Accordingly, the researchers’ findings show that the EOO defined by the IUCN for emperor penguins needs to be expanded to reflect the species’ actual distribution range. The current and planned marine protected areas (MPAs) are still too small, as they cover only 10 ± 5% of the estimated distribution range on average. In terms of how much time was spent in the protected areas, many young emperor penguins from the Atka Bay colony, located within the proposed MPA in the Weddell Sea (WSMPA, the largest MPA currently being considered for the Southern Ocean), left the MPA after just nine days (± 4 days) in January and spent only 10.6 ± 7.5% of their time in it. It was only in summer (January and December) that the juveniles spent an appreciable percentage of their time within the borders of the proposed WSMPA (48 ± 24% / 31 ± 13%). In February and from July to November, not one of the tagged penguins could be found there. “Our data clearly shows that strategic plans for protecting the emperor penguin and other long-lived, ecologically important species need to bear in mind the dynamic distribution ranges of all age groups. At this year’s meeting of the Antarctic Treaty System signatories in Berlin, various countries voiced their support for declaring the emperor penguin a specially protected species. Our data shows just how important this special protection could be,” concludes Prof Olaf Eisen, scientific chair of AWI’s Antarctic research infrastructures and a co-author of the current study.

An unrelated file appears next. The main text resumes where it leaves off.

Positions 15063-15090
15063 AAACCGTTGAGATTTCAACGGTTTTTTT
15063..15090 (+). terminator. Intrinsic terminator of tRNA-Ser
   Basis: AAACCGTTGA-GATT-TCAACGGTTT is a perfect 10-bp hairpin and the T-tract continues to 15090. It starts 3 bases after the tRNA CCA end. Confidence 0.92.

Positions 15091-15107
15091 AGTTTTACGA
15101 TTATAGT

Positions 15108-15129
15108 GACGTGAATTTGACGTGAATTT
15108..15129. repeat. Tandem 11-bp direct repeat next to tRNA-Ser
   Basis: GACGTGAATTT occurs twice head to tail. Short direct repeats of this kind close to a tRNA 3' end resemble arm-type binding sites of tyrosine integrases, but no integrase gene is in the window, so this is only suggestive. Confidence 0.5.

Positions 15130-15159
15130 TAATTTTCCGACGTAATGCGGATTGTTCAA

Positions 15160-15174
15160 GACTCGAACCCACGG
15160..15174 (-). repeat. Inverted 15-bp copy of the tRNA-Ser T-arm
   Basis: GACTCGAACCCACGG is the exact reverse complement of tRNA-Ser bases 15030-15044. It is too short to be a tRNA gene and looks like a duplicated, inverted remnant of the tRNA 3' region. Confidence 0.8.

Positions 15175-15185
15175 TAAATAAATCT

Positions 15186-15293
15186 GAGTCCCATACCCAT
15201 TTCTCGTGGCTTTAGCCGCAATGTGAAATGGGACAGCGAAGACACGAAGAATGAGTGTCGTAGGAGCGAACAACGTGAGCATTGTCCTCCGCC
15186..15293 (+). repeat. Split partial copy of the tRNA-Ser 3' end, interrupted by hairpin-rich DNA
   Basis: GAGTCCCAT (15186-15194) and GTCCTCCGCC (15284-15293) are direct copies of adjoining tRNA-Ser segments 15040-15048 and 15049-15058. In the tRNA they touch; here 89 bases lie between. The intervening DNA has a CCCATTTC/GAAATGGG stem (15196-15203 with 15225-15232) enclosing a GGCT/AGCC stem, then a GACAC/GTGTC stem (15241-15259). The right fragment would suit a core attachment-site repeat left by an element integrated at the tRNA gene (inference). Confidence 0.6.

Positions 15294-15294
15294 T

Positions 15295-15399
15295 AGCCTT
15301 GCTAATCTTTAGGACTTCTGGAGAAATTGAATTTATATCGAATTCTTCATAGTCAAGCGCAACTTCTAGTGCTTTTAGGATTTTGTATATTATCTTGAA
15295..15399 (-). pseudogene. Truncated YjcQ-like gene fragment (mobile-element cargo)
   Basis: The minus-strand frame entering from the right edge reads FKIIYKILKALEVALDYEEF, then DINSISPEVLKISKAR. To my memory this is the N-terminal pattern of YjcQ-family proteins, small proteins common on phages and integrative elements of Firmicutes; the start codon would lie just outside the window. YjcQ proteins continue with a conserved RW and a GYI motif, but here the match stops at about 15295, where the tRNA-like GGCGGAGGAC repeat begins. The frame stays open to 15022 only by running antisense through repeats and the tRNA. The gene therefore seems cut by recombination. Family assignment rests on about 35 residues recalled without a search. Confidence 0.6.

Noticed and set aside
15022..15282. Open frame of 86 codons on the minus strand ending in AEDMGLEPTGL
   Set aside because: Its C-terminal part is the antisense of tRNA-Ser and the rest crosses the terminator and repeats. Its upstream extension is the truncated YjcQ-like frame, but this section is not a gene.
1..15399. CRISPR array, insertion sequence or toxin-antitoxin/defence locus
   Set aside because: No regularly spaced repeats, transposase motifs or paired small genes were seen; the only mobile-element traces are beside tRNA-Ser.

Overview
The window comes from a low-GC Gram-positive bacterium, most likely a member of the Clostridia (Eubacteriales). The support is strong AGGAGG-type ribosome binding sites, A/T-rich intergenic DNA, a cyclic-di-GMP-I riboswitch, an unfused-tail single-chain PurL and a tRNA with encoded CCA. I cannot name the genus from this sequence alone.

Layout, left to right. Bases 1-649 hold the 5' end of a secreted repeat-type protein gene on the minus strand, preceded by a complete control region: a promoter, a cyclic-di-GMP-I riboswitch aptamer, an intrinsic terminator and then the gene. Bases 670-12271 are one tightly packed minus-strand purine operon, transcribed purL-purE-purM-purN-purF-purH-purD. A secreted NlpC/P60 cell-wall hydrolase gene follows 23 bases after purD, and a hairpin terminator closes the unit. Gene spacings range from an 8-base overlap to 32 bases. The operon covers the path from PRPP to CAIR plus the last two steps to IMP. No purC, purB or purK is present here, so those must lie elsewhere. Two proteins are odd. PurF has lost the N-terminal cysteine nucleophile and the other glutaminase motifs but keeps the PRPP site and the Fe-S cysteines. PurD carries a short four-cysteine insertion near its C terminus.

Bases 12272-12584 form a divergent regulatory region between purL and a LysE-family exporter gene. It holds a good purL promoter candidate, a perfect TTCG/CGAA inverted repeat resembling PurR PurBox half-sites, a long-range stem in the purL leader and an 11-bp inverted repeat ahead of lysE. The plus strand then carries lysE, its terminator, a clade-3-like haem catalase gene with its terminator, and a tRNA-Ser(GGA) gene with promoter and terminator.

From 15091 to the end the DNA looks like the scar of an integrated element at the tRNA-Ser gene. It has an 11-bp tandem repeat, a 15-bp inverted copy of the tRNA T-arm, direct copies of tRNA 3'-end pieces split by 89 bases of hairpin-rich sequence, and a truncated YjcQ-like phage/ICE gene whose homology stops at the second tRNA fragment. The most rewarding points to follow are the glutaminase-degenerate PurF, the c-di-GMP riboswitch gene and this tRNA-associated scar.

Centre Scientifique de Monaco
Centre National de la Recherche Scientifique
Université de Strasbourg
Woods Hole Oceanographic Institution
Alfred Wegener Institute, Helmholtz Centre for Polar and Marine Research
University of Bremen